“The level of activity of enforcement has noticeably picked up this year,” said Willis.

In the case of the BofA investigation, the bank and the CFPB have wrangled over information the bureau is seeking related to allegedly unauthorized account openings. The bank has claimed the agency’s March 2019 demand for emails and other records was overly burdensome, but the agency in July refused to end the probe.

Kraninger articulated an aggressive stance on stamping out fraud in a recent cable television interview.

“There is a lot of fraud, there are a lot of scams,” Kraninger said on CNBC’s “Squawk Box” earlier this month. “It really is a buyer-beware situation from the front end of things. We’re there. We’re actually taking action and enforcement actions and we’re vigilant.”

So far this year, the CFPB has filed 18 enforcement actions under Kraninger compared with six under Mulvaney, and 27 under Cordray during the same period, according to the CFPB’s enforcement docket page. Mulvaney issued a total of 11 enforcement actions in 2018, while Cordray issued 36 in 2017, the docket shows.

Experts caution not to read too much into the numbers, however, because often one complaint or judgment may involve several companies or individuals.

The biggest change under Kraninger is that many violations are being resolved as part of the CFPB’s supervisory work, which is non-public. Under Cordray, a high incidence of violations were referred from supervision to enforcement.

“The supervision channel isn’t feeding enforcement with the regularity it did before,” Willis said. “But we’re seeing the activity pick up with enforcement doing its stuff on their own.”

The CFPB publicly reports instances in which it obtains information from local, state or federal law enforcement partners that contributes to the bureau actions and investigations. In 2018, under Mulvaney, the CFPB listed 68 requests for information compared with 177 in 2017 under Cordray, according to the bureau’s 2019 annual performance plan.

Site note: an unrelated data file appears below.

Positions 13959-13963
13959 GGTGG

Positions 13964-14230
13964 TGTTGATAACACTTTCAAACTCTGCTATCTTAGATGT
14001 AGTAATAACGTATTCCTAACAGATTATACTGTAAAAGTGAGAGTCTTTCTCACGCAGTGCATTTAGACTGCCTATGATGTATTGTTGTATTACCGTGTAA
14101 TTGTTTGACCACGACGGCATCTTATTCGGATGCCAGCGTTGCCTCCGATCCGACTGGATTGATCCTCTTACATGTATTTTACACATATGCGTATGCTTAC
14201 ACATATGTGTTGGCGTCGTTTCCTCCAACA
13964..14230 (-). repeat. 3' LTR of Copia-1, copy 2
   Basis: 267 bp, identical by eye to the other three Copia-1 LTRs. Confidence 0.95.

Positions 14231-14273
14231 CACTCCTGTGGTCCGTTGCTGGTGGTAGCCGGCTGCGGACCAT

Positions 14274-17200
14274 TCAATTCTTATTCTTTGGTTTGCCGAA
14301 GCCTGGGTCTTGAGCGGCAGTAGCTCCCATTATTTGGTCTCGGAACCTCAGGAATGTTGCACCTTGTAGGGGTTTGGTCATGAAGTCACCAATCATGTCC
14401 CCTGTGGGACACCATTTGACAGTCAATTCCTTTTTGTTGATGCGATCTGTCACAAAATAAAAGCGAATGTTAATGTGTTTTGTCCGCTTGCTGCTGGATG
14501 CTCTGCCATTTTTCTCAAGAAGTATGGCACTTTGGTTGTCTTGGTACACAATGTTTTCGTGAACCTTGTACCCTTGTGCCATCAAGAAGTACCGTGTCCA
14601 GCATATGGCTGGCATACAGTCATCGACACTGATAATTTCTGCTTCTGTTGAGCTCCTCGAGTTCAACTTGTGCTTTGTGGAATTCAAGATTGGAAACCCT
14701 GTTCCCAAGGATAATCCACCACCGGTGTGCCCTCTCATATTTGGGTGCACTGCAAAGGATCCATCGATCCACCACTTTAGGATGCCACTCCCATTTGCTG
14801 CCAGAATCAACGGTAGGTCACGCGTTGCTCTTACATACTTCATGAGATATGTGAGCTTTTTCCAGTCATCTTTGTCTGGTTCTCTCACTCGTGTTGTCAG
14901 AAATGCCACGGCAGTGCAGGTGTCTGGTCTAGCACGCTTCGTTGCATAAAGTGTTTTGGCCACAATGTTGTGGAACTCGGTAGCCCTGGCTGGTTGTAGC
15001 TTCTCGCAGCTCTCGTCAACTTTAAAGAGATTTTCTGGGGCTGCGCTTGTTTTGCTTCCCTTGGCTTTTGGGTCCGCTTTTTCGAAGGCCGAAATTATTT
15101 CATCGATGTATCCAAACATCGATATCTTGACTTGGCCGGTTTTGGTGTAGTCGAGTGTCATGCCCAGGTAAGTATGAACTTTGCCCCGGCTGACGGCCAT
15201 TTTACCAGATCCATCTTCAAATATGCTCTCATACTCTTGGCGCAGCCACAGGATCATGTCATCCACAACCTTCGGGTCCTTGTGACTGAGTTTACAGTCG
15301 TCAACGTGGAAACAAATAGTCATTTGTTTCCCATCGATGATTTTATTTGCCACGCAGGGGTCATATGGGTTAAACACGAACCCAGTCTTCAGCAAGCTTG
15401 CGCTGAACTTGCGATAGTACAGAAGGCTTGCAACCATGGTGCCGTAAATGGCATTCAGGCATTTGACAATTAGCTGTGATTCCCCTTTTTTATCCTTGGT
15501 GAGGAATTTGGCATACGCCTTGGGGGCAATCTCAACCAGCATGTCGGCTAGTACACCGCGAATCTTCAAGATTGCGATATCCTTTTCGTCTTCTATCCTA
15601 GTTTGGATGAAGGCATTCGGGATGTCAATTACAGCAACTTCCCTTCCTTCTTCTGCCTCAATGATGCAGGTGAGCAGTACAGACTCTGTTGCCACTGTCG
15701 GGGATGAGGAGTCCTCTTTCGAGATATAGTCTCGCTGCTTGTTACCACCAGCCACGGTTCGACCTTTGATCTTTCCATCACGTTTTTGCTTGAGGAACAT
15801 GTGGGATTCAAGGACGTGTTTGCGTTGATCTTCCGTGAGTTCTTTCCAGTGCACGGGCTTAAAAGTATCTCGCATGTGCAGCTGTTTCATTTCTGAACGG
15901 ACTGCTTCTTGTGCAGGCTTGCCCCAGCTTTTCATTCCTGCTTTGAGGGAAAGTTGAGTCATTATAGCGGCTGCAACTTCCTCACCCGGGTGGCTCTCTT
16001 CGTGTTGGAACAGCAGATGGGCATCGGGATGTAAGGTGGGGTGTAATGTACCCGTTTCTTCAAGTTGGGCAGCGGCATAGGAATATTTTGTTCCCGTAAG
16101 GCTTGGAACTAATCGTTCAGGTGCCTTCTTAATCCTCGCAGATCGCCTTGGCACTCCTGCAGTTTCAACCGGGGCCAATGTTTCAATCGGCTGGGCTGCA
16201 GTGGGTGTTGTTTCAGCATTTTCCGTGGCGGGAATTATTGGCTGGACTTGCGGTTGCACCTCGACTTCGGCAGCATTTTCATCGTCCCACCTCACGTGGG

The CFPB was criticized under Cordray for not giving enough information to companies when it issued notices asking for information before launching a full investigation. Last year, Mulvaney initiated a request for information focused on how the bureau handles so-called civil investigative demands as part of a full review of all the CFPB’s processes.

CIDs also are on the upswing.

“I am seeing quite an uptick in enforcement activity in general at the CFPB both in terms of aggressiveness and more CIDs being issued,” said Allyson Baker, a partner and co-head of the consumer financial services practice at Venable LLP.CIDs that are coming in are in some ways more onerous and narrower, which is easier for the bureau to defend, and harder to attack. Cases that people thought were going to get dismissed, haven’t been dismissed.”

Some lawyers said they are trying to alert financial firms about the increase in enforcement actions because many companies are less fearful of getting hit with a notice or action under Republican leadership.

“There’s a misimpression that somehow the CFPB has been laid back,” said DiResta. “Investigations under Director Kraninger are as intense and complex as they’ve ever been. From a post-Cordray perspective, enforcement is alive and well.”